5 Ways Working in Construction Isn’t Like TV

If you want to work in construction, you should have some idea of what you can expect. Of course, it’s easy to look at construction professionals on TV or in the movies as a starting point. But those depictions aren’t always accurate. Here are five ways that your construction career won’t be like what you see on TV.

You’ll Probably Run Multiple Projects at Once
Licensed contractors on renovation TV shows may invest all of their time into working on one project before shifting gears to the next one. In reality, there’s a high likelihood that you will be balancing several larger projects at the same time. This might not be the case for repair jobs or other fields wherein most of your work can be completed within a day. But you’ll still have to handle things like scheduling and consultations, even in those instances. As such, you’ll have to build experience in balancing the needs of several clients at once.

You Can’t Work 24/7
You know how it is with these budget renovations intended to provide a big surprise reveal at the end: Everyone works nonstop until it’s done. But if you do this as a licensed contractor, you’re going to run yourself into the ground in very short order. In most cases, what you see on TV isn’t even true. They stage it so that it looks like everything is done in a very short period of time. In fact, you may have to stagger the work to accommodate the needs of employees and subcontractors. There’s also the fact that some jobs can’t be done in tandem, so you’re going to have to wait for someone else’s schedule.

Progress Happens in Pieces
If you are a regular contractor, focusing all the progress toward a surprise reveal at the end could be a nightmare. In the real world, clients may want to see progress throughout the project. That’s because it is important to confirm that everything is happening according to specification. The last thing you need is to get to the end and realize that there is something that the client isn’t happy with, and you could have saved yourself a lot of time if you found that out earlier. Instead, you may have progress that happens in stages, with breaks in-between while you work on other projects or continue negotiating with clients.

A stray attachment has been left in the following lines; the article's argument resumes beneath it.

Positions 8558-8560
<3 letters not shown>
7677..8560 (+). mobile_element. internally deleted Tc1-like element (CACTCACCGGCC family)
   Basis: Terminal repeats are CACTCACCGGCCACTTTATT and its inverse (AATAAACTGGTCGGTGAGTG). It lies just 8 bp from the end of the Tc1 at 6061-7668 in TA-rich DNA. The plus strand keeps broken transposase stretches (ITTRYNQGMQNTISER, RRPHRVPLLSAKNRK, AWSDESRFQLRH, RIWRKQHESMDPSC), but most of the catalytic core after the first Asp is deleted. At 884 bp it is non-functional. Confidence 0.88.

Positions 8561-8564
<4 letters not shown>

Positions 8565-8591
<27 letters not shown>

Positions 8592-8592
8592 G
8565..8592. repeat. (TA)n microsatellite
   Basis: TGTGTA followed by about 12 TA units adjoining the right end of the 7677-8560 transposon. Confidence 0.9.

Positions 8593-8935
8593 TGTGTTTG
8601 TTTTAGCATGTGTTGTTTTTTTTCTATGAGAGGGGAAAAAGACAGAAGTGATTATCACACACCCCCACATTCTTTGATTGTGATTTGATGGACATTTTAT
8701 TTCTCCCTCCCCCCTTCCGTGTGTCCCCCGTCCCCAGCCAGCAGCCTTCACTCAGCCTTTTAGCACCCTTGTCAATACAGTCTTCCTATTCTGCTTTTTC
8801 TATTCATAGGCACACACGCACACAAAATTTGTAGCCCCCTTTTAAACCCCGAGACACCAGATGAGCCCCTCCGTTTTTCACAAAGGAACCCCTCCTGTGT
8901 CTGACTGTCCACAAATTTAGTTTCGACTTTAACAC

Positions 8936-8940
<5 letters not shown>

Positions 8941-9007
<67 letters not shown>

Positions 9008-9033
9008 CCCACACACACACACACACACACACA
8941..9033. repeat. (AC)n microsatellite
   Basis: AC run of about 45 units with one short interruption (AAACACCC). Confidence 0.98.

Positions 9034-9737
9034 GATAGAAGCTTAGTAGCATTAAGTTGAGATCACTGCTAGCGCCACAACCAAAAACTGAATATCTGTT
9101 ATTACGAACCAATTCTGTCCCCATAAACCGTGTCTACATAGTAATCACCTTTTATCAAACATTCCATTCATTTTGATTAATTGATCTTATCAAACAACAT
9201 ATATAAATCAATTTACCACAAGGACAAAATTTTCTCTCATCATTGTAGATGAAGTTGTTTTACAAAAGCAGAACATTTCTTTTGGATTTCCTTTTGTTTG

There’s a Lot of Activity Behind the Scenes
When you own your own business, you’ll have to do a lot of things beyond showing up to a job site and performing a construction task. The TV shows also have a lot of activity going on behind the scenes, but they make it seem as though there isn’t. They want to give the impression that what you see is truly what you get. But in construction, if you don’t do the necessary tasks for administration, permitting, or inspections, you could have a project that fails or a business that can’t keep going. As a licensed contractor, you may have to wear a lot of hats unless you can hire people to do that work for you.

You’ll Need Lots of Practice
It’s a little horrifying to watch the host of a TV show just start slamming into walls or breaking countertops, especially if they don’t have a lot of skills or experience in the field. If home renovation TV has done any damage, it’s the sense that anybody can do construction whether they have the training or not. In truth, people spend years just developing the knowledge that they need to run a business on their own as a licensed contractor. They will also spend their entire careers learning and refining their skills. You may be handy to start with, but you’ll have a lot of room to grow.

When you first start to get into construction, it can be tempting to see it the way it is presented in media. But you’ll soon see how different it is, especially as you work toward becoming a licensed contractor. For more information about courses to help you prepare for the contractor licensing exam, contact CSLS today!

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